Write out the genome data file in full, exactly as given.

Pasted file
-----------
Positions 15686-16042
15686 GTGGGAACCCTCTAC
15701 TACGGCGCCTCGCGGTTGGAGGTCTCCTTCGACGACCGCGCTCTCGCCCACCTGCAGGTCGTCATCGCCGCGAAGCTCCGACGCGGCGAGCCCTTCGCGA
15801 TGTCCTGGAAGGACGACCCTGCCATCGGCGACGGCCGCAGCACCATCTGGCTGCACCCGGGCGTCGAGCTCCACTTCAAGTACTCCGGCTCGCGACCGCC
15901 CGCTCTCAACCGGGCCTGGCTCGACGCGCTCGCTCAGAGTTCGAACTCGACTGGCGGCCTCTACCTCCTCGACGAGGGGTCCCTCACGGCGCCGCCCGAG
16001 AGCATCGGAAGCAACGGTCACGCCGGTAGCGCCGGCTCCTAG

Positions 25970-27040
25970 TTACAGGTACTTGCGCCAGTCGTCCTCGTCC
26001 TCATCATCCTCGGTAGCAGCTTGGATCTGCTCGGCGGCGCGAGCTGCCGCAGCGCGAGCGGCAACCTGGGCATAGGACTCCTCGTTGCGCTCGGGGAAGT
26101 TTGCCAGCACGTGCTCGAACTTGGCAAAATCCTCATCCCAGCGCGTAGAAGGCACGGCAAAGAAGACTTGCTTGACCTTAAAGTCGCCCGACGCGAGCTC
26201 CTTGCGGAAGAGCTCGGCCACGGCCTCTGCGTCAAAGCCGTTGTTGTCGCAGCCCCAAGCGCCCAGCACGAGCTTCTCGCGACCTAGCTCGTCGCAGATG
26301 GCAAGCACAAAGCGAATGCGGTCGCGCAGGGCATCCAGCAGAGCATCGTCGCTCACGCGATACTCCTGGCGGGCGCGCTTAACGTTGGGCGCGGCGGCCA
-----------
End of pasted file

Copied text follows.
Positions 15686-16042
15686 GTGGGAACCCTCTAC
15701 TACGGCGCCTCGCGGTTGGAGGTCTCCTTCGACGACCGCGCTCTCGCCCACCTGCAGGTCGTCATCGCCGCGAAGCTCCGACGCGGCGAGCCCTTCGCGA
15801 TGTCCTGGAAGGACGACCCTGCCATCGGCGACGGCCGCAGCACCATCTGGCTGCACCCGGGCGTCGAGCTCCACTTCAAGTACTCCGGCTCGCGACCGCC
15901 CGCTCTCAACCGGGCCTGGCTCGACGCGCTCGCTCAGAGTTCGAACTCGACTGGCGGCCTCTACCTCCTCGACGAGGGGTCCCTCACGGCGCCGCCCGAG
16001 AGCATCGGAAGCAACGGTCACGCCGGTAGCGCCGGCTCCTAG

Positions 25970-27040
25970 TTACAGGTACTTGCGCCAGTCGTCCTCGTCC
26001 TCATCATCCTCGGTAGCAGCTTGGATCTGCTCGGCGGCGCGAGCTGCCGCAGCGCGAGCGGCAACCTGGGCATAGGACTCCTCGTTGCGCTCGGGGAAGT
26101 TTGCCAGCACGTGCTCGAACTTGGCAAAATCCTCATCCCAGCGCGTAGAAGGCACGGCAAAGAAGACTTGCTTGACCTTAAAGTCGCCCGACGCGAGCTC
26201 CTTGCGGAAGAGCTCGGCCACGGCCTCTGCGTCAAAGCCGTTGTTGTCGCAGCCCCAAGCGCCCAGCACGAGCTTCTCGCGACCTAGCTCGTCGCAGATG
26301 GCAAGCACAAAGCGAATGCGGTCGCGCAGGGCATCCAGCAGAGCATCGTCGCTCACGCGATACTCCTGGCGGGCGCGCTTAACGTTGGGCGCGGCGGCCA